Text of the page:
What Is Gastroenteritis? | Gastroenterology


Overview of gastroenteritis

Gastroenteritis is an inflammation (irritation) of your intestines. Although it is not generally limited to influenza, people call it the “stomach virus” or “stomach flu.” Although many people report abdominal pain, gastroenteritis can also affect the small intestine and colon.

If you are healthy, you will recover without problems. But for babies, the elderly, and people with compromised immune systems, viral gastroenteritis can be fatal. There is no effective treatment for viral gastroenteritis, so prevention is essential. In addition to avoiding contaminated food and water, washing your hands thoroughly and frequently is your best protection.

Who gets gastroenteritis?

If you live in a place where many people live or share places to eat, you are more likely to get:

  • Children in the nursery.
  • Nursing homes.
  • Students living in dormitories.
  • Military personnel.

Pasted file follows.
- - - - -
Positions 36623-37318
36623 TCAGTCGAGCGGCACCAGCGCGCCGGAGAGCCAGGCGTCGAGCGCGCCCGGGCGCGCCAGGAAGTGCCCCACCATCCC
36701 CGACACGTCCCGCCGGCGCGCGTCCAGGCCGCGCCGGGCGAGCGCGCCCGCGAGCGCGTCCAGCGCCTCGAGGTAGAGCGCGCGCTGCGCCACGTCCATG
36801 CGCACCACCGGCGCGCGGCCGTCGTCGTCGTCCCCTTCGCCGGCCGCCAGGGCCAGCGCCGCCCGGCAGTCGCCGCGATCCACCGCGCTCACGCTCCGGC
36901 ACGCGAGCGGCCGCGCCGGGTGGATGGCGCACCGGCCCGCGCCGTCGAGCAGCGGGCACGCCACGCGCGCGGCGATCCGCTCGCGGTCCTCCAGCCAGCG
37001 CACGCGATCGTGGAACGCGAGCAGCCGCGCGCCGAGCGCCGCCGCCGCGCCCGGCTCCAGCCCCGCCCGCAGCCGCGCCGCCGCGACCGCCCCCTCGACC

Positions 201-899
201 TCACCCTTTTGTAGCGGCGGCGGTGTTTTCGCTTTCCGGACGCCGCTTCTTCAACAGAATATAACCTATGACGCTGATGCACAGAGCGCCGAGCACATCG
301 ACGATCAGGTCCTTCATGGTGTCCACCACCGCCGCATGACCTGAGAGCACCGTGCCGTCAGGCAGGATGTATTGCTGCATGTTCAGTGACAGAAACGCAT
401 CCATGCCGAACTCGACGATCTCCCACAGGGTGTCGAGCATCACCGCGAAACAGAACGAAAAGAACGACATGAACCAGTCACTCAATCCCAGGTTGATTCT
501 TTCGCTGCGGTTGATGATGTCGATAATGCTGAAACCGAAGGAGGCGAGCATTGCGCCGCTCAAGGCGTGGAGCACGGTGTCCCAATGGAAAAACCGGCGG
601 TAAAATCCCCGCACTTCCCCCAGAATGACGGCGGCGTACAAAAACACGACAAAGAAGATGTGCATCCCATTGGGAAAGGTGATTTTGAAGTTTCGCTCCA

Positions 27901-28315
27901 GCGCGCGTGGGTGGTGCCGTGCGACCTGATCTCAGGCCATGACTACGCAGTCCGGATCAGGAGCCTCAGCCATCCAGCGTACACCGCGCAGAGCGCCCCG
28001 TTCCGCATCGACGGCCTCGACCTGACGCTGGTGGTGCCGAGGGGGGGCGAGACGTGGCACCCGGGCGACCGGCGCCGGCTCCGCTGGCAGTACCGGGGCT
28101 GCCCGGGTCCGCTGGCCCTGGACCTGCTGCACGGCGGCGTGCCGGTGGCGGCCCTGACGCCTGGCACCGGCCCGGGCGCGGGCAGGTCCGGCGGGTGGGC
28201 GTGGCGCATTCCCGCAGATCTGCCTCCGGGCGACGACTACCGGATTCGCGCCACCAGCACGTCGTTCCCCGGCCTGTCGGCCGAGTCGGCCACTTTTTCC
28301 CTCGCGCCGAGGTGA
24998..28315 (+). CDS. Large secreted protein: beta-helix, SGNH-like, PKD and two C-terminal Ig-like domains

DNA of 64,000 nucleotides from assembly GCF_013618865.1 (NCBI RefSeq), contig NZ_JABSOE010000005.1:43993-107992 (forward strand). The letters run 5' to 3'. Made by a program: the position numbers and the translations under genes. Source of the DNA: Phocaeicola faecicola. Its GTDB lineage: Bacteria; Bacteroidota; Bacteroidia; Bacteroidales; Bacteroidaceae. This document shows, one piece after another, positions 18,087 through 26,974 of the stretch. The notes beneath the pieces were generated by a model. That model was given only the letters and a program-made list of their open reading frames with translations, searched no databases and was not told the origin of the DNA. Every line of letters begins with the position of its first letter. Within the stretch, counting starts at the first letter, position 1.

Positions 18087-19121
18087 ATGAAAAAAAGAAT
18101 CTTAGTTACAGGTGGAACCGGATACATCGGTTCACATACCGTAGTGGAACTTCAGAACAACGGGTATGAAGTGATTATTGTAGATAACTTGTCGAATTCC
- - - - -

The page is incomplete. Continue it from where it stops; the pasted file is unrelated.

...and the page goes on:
• Prisons
  • Psychiatric wards.
  • Cruise passengers.
  • Travellers to less developed countries.
  • Someone with a compromised immune status.

Symptoms of gastroenteritis

The signs and symptoms of stomach flu can vary depending on the cause. The main symptom of viral gastroenteritis (stomach flu) is diarrhoea (not bleeding).

  • It can be accompanied by nausea, vomiting, and some abdominal cramps.
  • Some people with viral gastroenteritis may experience a mild fever (about 100 F or 37.77 C), chills, headache, and muscle aches.

Symptoms generally last two to five days and then begin to resolve with viral gastroenteritis.